A report from Age UK said that with thousands of branch closures across the UK in recent years and an ageing population, more consideration of the needs of older customers and how these can be met is needed.
The charity argues that if some initiatives by financial firms were rolled out more widely, this could “revolutionise” the way in which they interact with older people.
It said that despite the rise in technology such as online banking, around 4.5 million over-65s remain “digitally excluded” across the UK.
Age UK said that for some, the cost of getting online is “prohibitively high”, while others may lack computer or digital skills or access to training. Some may also have concerns about security issues amid frequent reports of scams and financial abuse. In addition, older people may also have particular problems with mobility and other physical issues, as well as problems remembering passwords.
Age UK argues that potential solutions could include enhanced use of the Post Office and more joint bank branches and mobile branches.
One of several examples of successful initiatives by banks highlighted by Age UK is a mobile branch banking service provided by RBS Group, which serves rural and semi-rural communities and provides services including cash transactions and bill payments.
The key ways to create an age-friendly bank should include making sure staff are trained to recognise the specific needs of older people, designing branches that are easily accessible, and introducing better call handling systems with staff speaking more clearly and being sensitive to customer vulnerability, the charity said.
Bank and building societies’ new technology should be tested by older users to ensure user-friendliness, it added.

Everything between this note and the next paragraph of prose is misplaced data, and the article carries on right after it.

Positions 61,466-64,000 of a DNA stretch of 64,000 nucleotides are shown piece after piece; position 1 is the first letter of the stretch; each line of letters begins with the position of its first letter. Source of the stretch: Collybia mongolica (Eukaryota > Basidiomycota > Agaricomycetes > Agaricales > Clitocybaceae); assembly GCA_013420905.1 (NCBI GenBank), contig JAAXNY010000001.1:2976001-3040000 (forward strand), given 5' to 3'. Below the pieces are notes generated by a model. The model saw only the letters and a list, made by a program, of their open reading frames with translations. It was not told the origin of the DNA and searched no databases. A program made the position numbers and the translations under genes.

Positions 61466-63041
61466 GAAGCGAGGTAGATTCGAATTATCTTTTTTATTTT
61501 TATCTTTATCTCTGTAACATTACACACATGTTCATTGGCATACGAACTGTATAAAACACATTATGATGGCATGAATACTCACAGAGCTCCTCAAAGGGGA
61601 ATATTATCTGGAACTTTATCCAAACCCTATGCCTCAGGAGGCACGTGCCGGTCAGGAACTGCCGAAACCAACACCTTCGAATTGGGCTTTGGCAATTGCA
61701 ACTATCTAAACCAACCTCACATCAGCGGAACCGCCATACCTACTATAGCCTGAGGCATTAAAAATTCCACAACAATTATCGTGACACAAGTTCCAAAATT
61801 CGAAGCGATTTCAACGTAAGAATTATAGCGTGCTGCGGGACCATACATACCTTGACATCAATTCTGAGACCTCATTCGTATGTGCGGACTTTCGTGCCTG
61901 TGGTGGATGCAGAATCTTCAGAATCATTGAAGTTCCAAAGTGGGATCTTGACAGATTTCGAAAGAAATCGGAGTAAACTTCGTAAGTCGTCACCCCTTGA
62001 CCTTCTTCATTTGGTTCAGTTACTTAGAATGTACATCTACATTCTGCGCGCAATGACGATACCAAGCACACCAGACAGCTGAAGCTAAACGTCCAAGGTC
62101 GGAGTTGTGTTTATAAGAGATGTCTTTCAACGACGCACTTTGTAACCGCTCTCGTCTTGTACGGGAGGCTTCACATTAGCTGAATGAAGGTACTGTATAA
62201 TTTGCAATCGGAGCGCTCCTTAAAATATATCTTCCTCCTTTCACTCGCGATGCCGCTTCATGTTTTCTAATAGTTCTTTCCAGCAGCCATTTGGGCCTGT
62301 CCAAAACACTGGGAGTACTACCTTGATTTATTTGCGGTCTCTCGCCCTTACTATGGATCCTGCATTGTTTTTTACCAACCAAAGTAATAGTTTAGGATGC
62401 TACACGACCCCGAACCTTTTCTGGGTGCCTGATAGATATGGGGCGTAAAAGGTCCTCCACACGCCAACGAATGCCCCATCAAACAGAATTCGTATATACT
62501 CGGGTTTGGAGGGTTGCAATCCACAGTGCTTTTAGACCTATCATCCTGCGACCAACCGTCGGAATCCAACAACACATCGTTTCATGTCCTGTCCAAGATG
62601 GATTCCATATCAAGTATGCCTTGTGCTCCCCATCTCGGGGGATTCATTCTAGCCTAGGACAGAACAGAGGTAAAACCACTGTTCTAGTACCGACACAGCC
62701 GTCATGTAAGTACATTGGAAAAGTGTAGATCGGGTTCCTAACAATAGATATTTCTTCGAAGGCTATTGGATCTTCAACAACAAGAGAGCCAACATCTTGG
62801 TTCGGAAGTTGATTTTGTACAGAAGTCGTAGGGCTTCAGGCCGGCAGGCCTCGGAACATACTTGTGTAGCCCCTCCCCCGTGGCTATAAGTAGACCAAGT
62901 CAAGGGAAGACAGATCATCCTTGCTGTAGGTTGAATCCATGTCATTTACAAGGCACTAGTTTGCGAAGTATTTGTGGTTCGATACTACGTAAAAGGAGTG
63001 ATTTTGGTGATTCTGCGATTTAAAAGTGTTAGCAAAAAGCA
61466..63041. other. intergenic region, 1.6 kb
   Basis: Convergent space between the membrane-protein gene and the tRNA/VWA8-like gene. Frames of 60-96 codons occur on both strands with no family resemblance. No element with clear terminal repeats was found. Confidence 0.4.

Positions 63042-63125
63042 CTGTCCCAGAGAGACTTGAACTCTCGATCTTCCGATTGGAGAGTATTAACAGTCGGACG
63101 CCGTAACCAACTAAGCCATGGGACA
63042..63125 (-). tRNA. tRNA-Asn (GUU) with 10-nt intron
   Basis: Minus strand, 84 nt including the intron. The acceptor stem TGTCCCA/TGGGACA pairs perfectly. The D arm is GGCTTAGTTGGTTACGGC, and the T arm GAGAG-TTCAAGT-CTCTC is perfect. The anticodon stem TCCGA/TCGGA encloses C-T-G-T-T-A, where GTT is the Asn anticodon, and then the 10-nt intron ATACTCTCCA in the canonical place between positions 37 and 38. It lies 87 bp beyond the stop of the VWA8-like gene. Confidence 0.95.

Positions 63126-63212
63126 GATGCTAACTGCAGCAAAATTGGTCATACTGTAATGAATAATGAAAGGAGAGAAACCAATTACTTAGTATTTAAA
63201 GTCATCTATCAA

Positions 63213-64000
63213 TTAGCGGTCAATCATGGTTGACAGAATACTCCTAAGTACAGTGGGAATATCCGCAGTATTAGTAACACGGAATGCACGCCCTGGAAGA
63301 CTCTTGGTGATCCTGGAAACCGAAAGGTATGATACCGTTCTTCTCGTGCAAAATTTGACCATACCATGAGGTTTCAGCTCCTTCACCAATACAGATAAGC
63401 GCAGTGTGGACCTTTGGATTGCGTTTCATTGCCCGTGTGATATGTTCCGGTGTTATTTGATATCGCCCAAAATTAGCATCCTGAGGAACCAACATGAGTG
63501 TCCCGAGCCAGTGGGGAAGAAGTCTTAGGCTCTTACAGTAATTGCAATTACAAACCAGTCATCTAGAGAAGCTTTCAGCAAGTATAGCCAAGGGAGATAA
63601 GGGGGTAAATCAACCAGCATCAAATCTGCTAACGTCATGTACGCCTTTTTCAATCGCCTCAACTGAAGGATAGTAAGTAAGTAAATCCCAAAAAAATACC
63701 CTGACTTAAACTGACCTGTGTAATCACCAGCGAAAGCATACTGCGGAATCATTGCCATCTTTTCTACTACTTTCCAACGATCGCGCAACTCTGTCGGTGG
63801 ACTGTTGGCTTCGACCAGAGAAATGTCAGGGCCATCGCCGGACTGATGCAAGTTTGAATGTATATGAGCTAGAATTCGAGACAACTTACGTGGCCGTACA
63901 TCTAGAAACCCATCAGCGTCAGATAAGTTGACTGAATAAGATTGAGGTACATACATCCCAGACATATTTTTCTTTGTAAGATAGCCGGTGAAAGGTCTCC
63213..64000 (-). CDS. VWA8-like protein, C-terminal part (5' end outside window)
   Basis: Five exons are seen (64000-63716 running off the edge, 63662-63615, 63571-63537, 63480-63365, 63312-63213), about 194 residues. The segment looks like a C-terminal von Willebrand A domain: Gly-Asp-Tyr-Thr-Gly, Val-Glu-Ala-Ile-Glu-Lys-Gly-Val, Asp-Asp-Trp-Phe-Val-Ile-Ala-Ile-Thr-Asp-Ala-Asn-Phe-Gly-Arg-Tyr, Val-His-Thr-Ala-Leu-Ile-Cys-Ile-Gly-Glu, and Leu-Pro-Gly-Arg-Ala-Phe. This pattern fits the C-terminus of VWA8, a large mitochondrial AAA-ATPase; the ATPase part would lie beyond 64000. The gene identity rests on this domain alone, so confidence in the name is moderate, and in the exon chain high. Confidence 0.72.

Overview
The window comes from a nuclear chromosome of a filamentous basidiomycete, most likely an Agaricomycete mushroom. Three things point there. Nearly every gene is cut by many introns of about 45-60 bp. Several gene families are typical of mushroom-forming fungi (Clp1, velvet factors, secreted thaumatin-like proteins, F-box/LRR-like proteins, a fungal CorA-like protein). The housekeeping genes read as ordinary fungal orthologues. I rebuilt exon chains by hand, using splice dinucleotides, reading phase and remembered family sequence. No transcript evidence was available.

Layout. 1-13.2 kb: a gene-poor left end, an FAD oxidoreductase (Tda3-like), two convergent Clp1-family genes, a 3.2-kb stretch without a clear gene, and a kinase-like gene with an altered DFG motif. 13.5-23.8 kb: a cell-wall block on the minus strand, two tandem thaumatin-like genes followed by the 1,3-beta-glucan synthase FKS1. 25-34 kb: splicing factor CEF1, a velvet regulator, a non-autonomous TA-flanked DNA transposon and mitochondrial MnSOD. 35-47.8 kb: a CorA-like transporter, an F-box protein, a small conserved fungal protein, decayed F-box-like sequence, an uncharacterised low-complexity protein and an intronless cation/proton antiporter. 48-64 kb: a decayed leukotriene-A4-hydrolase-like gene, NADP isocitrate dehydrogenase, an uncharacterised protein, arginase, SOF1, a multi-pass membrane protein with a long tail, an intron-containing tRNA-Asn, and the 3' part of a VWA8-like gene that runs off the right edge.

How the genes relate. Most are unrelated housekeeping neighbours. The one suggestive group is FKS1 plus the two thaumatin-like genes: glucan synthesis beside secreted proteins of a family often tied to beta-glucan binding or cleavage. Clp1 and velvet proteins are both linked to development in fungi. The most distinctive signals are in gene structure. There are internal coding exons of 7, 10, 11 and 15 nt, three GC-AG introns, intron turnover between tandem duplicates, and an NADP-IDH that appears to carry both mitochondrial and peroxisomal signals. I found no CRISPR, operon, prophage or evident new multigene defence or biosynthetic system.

Age UK said many older people like to receive paper statements. It has seen evidence that people particularly did not like what were seen as “sneaky” ways of moving them to electronic banking statements, such as having a hard-to-see tick box if they want to continue receiving paper statements.
Carers should also be able to carry out banking functions for the person cared for without breaching the terms and conditions of accounts, the report argued.
Age UK also called for more help for older people to find the best interest rates for their savings more easily and said they should not be defaulted onto poor interest deals.
It also said “arbitrary” age limits on some financial products, such as mortgages, should also be removed.
Caroline Abrahams, charity director at Age UK, said: “Older people often tell us about the challenges they face when it comes to managing their money.
“The increasing reliance on online methods is difficult for many and bank branch closures can leave older people feeling high and dry, but we have been heartened to hear about some creative and successful approaches that work well for older people and for banks and building societies too.
“The examples highlighted in our report show that by listening to older people and implementing new approaches intelligently the financial services sector can make real progress towards meeting the needs of an ageing society.
“That’s why we’re urging every financial service provider to put ‘age-friendliness’ at the heart of their propositions. Not only is this good for older people, it can make great business sense as well.”